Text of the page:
In order to make the SOA more clear and comprehensible, SARS made changes to the manner in which financial information is being displayed. In this regard, enhanced descriptions were included for liability and non-liability transactions. Also, all liability transactions are now grouped together and sorted in transaction date order. The exemption to this is any non-financial transactions with a date earlier than the first day of the period under consideration.

In order to identify payments and to better reconcile them with the employer’s bank statements, the SOA now also makes provision for receipt numbers for payments and journals.

Furthermore, ETI transactions (which have no impact on the PAYE account) are now grouped together and reflected at the bottom of the SOA.

In addition to the above, employers previously had to request SARS to make payment reallocations and corrections on their behalf. The monthly employer declaration (“EMP201”) and payment reference number (“PRN”) system was introduced to allow employers to amend their declarations and payments themselves. This tool also allows employers to identify and follow-up on incorrect or missing transactions using the consolidated employer SOA and query function as well as to correct unallocated payments.

Employers also have access to their financial accounts online to view and query transactions processed against their accounts in real-time. SARS also allows for a case management system where employers will be able to log queries, they are unable to resolve themselves and to monitor and track SARS’ progress with regards to the query logged.

With the annual employer reconciliations submission deadline now at 31 May 2019, employers are encouraged to use all these amended functions and tools to submit accurate information and to manage their payroll taxes more effectively in the future.

This article is a general information sheet and should not be used or relied upon as professional advice. No liability can be accepted for any errors or omissions nor for any loss or damage arising from reliance upon any information herein. Always contact your financial adviser for specific and detailed advice.  Errors and omissions excepted (E&OE)

Belasting op buitelandse indiensnemingsinkomstes (“Expat tax”)

Artikel 10(1)(o)(ii) bied verligting aan belastingbetalers deur nie op buitelandse indiensnemingsinkomste (“employment income”) belas te word nie aangesien die buitelandse maatskappy reeds LBS / belasting op daardie inkomste aftrek. Daar is egter sommige lande waar hul eie belastingwette bepaal dat geen belasting op buitelandse indiensnemingsinkomste afgetrek word nie. Die effek daarvan is dat sekere individue dan effektief geen belasting in enige land betaal nie.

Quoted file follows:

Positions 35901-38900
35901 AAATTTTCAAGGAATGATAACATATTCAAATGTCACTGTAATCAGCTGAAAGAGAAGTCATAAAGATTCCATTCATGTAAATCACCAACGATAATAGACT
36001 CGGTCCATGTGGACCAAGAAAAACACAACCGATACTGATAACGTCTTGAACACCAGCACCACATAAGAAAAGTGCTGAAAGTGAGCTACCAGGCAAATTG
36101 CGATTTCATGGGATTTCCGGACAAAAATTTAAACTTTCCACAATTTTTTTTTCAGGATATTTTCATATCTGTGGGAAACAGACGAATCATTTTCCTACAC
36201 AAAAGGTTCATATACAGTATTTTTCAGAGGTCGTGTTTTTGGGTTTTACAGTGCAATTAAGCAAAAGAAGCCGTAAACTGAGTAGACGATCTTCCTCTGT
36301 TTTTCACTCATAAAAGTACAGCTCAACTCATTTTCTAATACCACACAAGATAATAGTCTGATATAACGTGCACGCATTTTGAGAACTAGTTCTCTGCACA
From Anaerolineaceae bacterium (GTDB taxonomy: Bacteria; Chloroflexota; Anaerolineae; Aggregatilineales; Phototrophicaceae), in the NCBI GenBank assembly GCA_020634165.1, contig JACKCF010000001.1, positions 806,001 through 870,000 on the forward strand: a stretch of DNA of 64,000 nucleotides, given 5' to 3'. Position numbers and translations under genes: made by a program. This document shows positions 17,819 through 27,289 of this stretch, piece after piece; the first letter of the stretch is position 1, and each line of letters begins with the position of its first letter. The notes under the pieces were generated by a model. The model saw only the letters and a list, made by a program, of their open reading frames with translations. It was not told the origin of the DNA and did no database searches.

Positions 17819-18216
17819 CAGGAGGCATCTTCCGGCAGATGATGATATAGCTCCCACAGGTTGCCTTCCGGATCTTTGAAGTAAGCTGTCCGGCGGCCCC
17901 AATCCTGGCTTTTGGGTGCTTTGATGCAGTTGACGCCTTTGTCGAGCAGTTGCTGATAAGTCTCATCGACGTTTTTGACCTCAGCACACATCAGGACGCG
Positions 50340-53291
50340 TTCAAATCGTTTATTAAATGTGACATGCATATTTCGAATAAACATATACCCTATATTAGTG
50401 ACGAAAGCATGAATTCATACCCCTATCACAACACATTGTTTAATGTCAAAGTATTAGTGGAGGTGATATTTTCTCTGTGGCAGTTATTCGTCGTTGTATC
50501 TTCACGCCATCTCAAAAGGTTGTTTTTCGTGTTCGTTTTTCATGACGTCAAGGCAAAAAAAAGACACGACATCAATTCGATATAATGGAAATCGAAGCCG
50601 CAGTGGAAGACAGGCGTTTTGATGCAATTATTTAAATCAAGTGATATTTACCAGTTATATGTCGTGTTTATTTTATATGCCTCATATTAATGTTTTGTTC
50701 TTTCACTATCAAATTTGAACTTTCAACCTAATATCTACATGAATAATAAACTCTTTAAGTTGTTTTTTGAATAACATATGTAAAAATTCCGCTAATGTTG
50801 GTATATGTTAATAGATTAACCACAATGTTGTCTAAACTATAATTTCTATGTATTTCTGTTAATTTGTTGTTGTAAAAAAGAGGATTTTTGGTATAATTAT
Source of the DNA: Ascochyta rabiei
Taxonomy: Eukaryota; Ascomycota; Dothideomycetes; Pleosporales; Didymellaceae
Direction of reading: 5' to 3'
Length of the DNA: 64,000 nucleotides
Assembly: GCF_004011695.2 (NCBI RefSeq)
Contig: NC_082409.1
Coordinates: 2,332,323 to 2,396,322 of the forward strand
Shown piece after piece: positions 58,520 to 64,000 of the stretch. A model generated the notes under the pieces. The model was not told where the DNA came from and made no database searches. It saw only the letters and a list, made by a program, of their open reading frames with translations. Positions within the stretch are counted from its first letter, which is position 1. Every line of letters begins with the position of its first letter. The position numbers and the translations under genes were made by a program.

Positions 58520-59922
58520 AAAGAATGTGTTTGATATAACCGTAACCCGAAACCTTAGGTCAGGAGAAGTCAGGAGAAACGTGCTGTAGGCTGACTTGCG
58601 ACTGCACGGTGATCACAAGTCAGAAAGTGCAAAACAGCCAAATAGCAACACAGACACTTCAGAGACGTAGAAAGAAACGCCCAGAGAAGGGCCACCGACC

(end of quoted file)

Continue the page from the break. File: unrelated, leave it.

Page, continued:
Artikel 10(1)(o)(ii) is gevolglik hersien en die wysigings waaroor almal gons tree effektief 1 Maart 2020 in werking. Ingevolge die wysigings sal slegs die eerste R1 miljoen van buitelandse indiensnemingsinkomste vrygestel wees van belasting. Enige buitelandse indiensnemingsinkomste van meer as R1 miljoen sal in Suid-Afrika belas word deur die normale individuele belastingtabelle toe te pas. Die effektiewe belastingkoers sal bepaal word met verwysing na die totale wêreldwye inkomste en geagte inkomste, verminder met die eerste R1 miljoen ten opsigte van buitelandse inkomste uit indiensneming.

Artikel 10(1)(o)(ii) vrystelling

Die vrystelling is slegs van toepassing indien –

  • die werknemer gedurende enige 12 maande tydperk vir meer as 183 volledige dae in totaal buite Suid-Afrika was; en
  • hierdie tydperk ’n aaneenlopende tydperk van afwesigheid van minstens 60 volledige dae binne daardie 12 maande insluit; en
  • die dienste gedurende die tydperk van afwesigheid uit Suid-Afrika gelewer word; en
  • die dienste gelewer is vir of namens ’n werkgewer wat binne of buite Suid-Arika gestasioneer is.

Dit is baie belangrik om daarop te let dat hierdie vrystelling slegs op belastingpligtiges van toepassing is wat ingevolge die Inkomstebelastingwet, soos omskryf in artikel 1, as inwoners beskou word.

Inwonerstatus